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Line of this income statement provides the information needed for the numerator of the return on investment calculation. Figure 11.4 “Segmented Balance Sheets (Game Products, Inc.)” shows the segmented balance sheets for each division needed to calculate

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Let’s see how each division ranks using ROI. Assume that all assets of Game Products, Inc. are operating assets. We use the information from Figure 11.3 “Segment Income Statements (Game Products, Inc.)” and Figure 11.4 “Segment Balance Sheets (Game Products, Inc.)” to calculate the return on investment for each division in Figure 11.5 “Return on Investment Calculations (Game Products, Inc.), Inc.)”.

*The operating income figure is taken from the segmented income statements shown in Figure 11.3 “Segmented Income Statements (Game Products, Inc.)”.

** Average operating assets are calculated using balance sheet information in Figure 11.4 “Segment Balance Sheets (Game Products, Inc.)”. Since all Game Products, Inc. assets are operating assets, total asset amounts are used in this calculation. The calculation of the average operating assets for each division is (initial balance of total assets + ending balance of total assets) ÷ 2. The Sporting Goods division’s average operating assets are $29,350 (= [$30,500 + $28,200] ÷ 2).

The ROI metrics presented in Figure 11.5 “ROI Calculations (Game Products, Inc.)” show that although the Board Games division has the highest operating revenue, its ROI falls in the middle of the three divisions. The Sporting Goods division has the highest ROI at 11.23%, board games are second at 8.93%, and computer games are the lowest at 6.75%. Since managers in each division are responsible for maximizing profits based on the investments they make in assets, return on investment is a reasonable approach to evaluating each manager. The Sporting Goods Division Manager appears to perform better than the other two managers on this measure.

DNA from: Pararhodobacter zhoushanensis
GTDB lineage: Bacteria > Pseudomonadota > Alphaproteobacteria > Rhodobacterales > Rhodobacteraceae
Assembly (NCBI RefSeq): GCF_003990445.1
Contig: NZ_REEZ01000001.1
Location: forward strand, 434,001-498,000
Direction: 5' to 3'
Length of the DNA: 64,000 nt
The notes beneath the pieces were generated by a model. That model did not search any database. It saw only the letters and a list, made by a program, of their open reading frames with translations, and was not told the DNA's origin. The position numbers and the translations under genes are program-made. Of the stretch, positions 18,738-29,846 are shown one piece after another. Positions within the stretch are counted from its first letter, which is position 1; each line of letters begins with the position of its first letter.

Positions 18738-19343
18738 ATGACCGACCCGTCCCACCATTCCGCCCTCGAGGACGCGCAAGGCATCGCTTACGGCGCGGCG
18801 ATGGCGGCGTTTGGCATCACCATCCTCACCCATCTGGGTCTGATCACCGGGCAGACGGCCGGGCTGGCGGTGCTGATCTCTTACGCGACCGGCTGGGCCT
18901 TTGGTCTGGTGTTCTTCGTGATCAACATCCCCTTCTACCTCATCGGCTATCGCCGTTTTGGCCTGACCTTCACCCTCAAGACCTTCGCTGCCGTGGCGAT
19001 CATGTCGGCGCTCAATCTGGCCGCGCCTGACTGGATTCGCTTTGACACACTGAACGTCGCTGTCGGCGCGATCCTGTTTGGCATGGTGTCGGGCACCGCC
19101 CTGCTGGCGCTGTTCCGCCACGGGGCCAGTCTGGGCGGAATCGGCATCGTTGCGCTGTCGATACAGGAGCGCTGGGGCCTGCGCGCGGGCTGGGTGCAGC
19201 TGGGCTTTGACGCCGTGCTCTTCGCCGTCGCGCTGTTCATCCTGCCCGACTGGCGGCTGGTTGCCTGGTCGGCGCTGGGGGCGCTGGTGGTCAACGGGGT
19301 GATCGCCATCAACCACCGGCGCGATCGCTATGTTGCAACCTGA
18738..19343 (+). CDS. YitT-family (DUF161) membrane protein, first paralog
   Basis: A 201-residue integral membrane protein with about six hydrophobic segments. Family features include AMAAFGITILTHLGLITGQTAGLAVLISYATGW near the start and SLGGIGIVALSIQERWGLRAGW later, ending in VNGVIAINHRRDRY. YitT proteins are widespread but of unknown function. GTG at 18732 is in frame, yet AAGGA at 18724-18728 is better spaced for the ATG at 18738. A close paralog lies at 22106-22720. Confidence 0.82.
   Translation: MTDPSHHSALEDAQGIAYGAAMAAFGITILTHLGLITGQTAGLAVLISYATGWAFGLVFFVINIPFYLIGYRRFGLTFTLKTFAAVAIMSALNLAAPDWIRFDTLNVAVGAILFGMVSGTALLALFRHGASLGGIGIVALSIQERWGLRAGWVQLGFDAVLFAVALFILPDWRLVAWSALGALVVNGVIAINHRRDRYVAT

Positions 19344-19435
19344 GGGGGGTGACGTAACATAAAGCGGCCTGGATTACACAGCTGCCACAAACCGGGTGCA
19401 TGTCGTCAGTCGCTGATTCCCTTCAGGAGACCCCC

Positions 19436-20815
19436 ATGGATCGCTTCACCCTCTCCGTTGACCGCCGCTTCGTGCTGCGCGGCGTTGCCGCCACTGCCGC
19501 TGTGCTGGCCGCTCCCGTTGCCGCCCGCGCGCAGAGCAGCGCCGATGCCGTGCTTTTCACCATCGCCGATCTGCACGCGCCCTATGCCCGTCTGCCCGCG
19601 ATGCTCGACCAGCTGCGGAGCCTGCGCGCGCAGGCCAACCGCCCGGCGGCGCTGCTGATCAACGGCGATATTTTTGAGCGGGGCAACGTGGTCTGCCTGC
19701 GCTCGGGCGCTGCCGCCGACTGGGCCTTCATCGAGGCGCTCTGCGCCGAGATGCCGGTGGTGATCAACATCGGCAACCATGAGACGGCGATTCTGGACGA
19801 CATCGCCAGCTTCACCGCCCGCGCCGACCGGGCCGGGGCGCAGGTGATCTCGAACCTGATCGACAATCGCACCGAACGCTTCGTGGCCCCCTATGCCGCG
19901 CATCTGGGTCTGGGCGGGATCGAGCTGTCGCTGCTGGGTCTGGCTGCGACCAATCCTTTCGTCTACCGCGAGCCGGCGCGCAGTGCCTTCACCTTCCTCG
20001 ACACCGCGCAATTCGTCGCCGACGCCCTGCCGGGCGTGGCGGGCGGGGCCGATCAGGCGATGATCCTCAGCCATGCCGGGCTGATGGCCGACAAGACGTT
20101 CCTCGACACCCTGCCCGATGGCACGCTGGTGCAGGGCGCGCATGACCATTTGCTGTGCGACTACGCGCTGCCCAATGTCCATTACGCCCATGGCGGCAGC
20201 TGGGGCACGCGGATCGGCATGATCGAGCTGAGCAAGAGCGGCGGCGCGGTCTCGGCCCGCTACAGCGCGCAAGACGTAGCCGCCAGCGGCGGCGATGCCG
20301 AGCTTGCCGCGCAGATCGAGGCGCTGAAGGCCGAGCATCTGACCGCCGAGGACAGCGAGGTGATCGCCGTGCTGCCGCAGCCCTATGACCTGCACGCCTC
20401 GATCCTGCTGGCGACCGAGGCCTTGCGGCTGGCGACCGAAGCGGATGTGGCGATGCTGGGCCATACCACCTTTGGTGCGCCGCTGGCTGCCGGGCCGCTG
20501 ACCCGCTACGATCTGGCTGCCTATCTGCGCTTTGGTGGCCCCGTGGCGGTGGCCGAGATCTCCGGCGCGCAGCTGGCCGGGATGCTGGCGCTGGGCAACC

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Like most financial measures of performance, ROI can be calculated in several different ways. The components of this calculation often vary from organization to organization. These variations are discussed next.

Question: For purposes of the Game Products, Inc. example, we use the same definition of operating income that we use for financial reporting purposes under US GAAP. However, organizations often create their own unique calculation of operating profit for internal valuation purposes.

Answer: There are several variations that organizations use to calculate operating profit. Two of the most common variants are discussed below.

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Game Products, Inc.’s segment income statements are shown again in Figure 11.6 “Segment Income Statements (Game Products, Inc.)” (these are the same segment income statements as in Figure 11.3 (Game Products, Inc.) .)”). Notice the expense line labeled

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. Although we include this expense in the calculation of operating profit, many organizations do not, particularly if division managers have no control over allocated overhead. Excluding allocated overhead has the effect of increasing each division manager’s return on investment and holds each division manager accountable only for controllable amounts of expenses.

. Although we do not include income tax expense in the calculation of operating profit, some organizations prefer to include this item. Including after-tax expenses reduces the return on investment for each division manager (assuming each division is profitable).